Rokeby Supplementary


In 1822, the following places were in
the Parish of Rokeby:

"EGGLESTON ABBEY, in the parish of Rokeby, wapentake of Gilling West, and liberty of Richmondshire; 1 mile NW. of Rokeby, 2 miles SW. of Barnard Castle.

This Abbey, (which Dugdale and Leland by mistake call a Priory) is situated upon the high cliffs of the Tees, almost opposite to Barnardcastle, said to be founded by Ralph de Multon, in the latter end of the reign of Henry II. or beginning of that of Richard I. for white Canons, and dedicated to St, Mary and St. John Baptist. It had revenues to the yearly value of 66L. 5s. 6d. in the whole, and 37L. 7s. 2d. clear, -Tanner -31L. 8s. 3d. Dugdale; and was granted 2nd Edward VI. to Robert Shelley. The ruins of the Church are in the form of a Cross, and are considerable; a part of the house is entire, and now occupied as a farm-house:-

It is now destitute of monuments, but in the time of Leland, stood "too fair tumbes of gray marble, in the greater was buried, as I learned, one Syre Rafe Bowes; and in the lesser, one of the Rokebys." -Burton. -Tanner. -Grose. (modern= stood) two largish tombs, in the largest was buried, I leaned, one Sir Ralph Bowes....-Note that in the North Riding (only?) the name "Ralph" is still pronounced "Rarf" or "Rafe" -CH 1999)

Parts are now converted into cottages and the walls on the inside of the ruins are covered with fruit trees; it is situated on the banks of the Tees, and greatly adds to the many beauties of Teesdale."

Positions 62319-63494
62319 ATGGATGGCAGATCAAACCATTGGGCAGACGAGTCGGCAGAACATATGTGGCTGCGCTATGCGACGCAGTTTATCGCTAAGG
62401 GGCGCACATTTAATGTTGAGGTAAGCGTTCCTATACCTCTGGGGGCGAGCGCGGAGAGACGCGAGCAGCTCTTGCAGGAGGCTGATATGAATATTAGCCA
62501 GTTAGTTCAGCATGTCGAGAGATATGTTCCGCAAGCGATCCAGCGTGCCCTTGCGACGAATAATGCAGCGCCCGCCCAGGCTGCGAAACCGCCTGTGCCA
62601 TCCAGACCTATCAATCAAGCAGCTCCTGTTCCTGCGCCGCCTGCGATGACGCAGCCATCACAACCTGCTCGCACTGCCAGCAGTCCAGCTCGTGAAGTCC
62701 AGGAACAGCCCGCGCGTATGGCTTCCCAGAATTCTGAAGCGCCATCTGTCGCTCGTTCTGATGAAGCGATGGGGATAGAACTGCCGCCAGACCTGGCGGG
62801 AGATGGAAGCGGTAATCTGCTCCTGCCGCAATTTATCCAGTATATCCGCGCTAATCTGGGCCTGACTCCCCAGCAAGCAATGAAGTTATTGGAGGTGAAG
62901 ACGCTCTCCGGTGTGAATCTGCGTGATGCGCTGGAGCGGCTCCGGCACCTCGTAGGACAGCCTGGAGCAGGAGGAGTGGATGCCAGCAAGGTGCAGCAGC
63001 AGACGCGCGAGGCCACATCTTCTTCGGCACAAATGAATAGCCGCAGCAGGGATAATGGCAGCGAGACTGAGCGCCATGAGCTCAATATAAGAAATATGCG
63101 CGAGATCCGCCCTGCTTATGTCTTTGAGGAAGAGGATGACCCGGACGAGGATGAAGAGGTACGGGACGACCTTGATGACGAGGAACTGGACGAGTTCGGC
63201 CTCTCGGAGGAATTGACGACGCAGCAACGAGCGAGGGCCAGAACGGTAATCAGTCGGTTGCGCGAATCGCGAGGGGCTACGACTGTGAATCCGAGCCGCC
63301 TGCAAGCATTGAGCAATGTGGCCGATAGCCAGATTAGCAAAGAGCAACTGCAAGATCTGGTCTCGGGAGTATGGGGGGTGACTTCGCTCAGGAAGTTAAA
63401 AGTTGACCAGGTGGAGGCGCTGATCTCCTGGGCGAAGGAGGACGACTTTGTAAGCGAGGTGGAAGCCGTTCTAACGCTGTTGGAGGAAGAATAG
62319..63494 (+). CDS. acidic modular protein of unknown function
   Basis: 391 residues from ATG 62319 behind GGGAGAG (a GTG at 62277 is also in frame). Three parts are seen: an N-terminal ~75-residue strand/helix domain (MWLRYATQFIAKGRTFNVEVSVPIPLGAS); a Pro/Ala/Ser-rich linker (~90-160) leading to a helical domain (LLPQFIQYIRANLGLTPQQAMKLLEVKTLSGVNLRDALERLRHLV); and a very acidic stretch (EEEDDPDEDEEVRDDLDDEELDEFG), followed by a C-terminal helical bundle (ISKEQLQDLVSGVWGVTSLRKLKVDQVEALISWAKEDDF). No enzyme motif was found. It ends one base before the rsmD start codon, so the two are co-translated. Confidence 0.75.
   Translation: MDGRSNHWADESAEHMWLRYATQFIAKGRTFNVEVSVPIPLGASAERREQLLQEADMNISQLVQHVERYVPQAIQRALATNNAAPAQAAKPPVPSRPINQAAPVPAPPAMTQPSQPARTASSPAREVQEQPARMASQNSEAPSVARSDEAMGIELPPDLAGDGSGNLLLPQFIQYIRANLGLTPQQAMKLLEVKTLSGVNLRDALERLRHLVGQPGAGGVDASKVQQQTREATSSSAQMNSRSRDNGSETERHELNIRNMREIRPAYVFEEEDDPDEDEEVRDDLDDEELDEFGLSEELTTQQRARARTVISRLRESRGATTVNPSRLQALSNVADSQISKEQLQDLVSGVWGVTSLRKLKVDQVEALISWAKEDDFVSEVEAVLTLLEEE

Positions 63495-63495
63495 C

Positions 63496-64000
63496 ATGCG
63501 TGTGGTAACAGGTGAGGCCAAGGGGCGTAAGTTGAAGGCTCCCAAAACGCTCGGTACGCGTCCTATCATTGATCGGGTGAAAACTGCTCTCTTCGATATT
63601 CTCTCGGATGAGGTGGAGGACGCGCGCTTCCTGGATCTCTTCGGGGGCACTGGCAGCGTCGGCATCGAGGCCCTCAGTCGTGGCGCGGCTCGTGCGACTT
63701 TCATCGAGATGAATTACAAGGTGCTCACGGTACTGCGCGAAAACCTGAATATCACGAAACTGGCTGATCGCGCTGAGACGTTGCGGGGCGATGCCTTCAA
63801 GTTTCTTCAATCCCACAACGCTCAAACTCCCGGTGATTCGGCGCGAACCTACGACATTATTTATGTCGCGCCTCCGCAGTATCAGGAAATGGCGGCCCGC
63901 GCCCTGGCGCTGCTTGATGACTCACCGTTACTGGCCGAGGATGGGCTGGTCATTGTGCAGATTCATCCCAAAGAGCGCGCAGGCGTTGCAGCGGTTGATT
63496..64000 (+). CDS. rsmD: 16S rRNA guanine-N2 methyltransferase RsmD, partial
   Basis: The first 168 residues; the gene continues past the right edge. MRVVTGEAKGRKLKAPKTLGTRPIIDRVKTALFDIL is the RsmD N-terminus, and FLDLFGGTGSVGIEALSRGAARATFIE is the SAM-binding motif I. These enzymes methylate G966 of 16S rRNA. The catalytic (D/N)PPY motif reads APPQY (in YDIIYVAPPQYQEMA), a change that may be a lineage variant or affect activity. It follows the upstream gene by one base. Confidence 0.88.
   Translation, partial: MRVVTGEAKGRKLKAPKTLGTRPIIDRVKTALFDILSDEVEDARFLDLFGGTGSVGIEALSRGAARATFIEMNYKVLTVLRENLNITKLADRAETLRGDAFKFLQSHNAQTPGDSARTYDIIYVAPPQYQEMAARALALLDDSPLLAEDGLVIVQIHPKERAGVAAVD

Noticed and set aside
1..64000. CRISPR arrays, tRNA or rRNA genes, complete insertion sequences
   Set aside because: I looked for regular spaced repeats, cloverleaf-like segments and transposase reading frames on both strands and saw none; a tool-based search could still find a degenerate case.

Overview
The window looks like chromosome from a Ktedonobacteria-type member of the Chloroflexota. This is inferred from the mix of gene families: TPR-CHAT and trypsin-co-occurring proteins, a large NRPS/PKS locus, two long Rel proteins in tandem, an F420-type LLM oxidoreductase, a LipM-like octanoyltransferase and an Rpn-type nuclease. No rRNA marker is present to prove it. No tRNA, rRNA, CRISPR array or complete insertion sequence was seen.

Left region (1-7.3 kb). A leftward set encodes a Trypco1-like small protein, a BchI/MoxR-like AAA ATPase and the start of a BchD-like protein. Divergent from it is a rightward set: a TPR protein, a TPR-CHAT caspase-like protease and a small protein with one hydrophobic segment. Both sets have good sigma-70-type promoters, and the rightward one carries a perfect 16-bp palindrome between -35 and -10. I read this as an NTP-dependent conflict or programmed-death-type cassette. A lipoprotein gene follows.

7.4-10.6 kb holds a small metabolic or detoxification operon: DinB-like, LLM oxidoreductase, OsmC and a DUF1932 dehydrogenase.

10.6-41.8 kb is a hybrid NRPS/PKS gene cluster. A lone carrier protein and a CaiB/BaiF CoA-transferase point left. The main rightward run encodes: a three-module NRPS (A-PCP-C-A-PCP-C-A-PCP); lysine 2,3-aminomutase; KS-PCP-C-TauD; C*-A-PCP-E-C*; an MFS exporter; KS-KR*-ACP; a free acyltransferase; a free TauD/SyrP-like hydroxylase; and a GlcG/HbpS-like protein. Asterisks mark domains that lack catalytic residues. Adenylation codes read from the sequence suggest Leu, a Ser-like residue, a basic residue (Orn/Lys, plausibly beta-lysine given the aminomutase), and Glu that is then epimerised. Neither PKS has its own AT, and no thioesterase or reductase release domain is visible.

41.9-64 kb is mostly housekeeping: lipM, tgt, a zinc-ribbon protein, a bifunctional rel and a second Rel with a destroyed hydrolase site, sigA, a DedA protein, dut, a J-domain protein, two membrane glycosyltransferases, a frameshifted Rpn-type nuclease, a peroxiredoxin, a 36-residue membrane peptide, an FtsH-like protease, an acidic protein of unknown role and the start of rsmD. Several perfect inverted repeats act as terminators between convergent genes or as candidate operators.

"GRETA BRIDGE, in the townships and parishes of Brignall and Rokeby, wapentake of Gilling West, and liberty of Richmondshire; 1 mile ESE. of Rokeby, 4 miles SE. of Barnard Castle, is a small village, taking its name from a bridge of one arch, over the river Greta, which river soon after runs into the Tees. The place is of modern erection, consisting of two handsome inns, one on each side of the bridge. Here are the remains of a Roman camp, where a number of coins and an altar were dug up some years ago.

Here are two Inns, the George Inn, (Post-Office) on the north side of the river; and the Moritt's Arms on the south, both Posting-houses."

"MORTHAM TOWER, in the township and parish of Rokeby; ¾ mile ENE. of Rokeby, 1 mile from Gretabridge, 3 from Barnardcastle, (Dur.)

It is an embattled house, probably built about the reign of Henry VII.; a true border-mansion, with all the peculiar features of that era; a thorough lobby, kitchens, butteries, a hall on the right up to the roof; and an handsome tower beyond the hall. At one end is a barnekyn inclosure for the nightly protection of the cattle from depredators, strongly walled about. To a field near it has been removed, the immense tomb-stone of Greta or Tees-marble, mentioned by Leland, and removed within memory from Eggleston-Abbey." -Whitaker.

This place and Rokeby were, in very distant ages, in the possession of the Rokebies; Robert de Rokeby lived in the time of the conqueror. By the arms and date on Mortham Tower, it appears that it was built in 1166 by the Rokebies. -Hutchinson's Tour."

[Description(s) edited mainly from various 19th century sources by Colin Hinson. ©2010]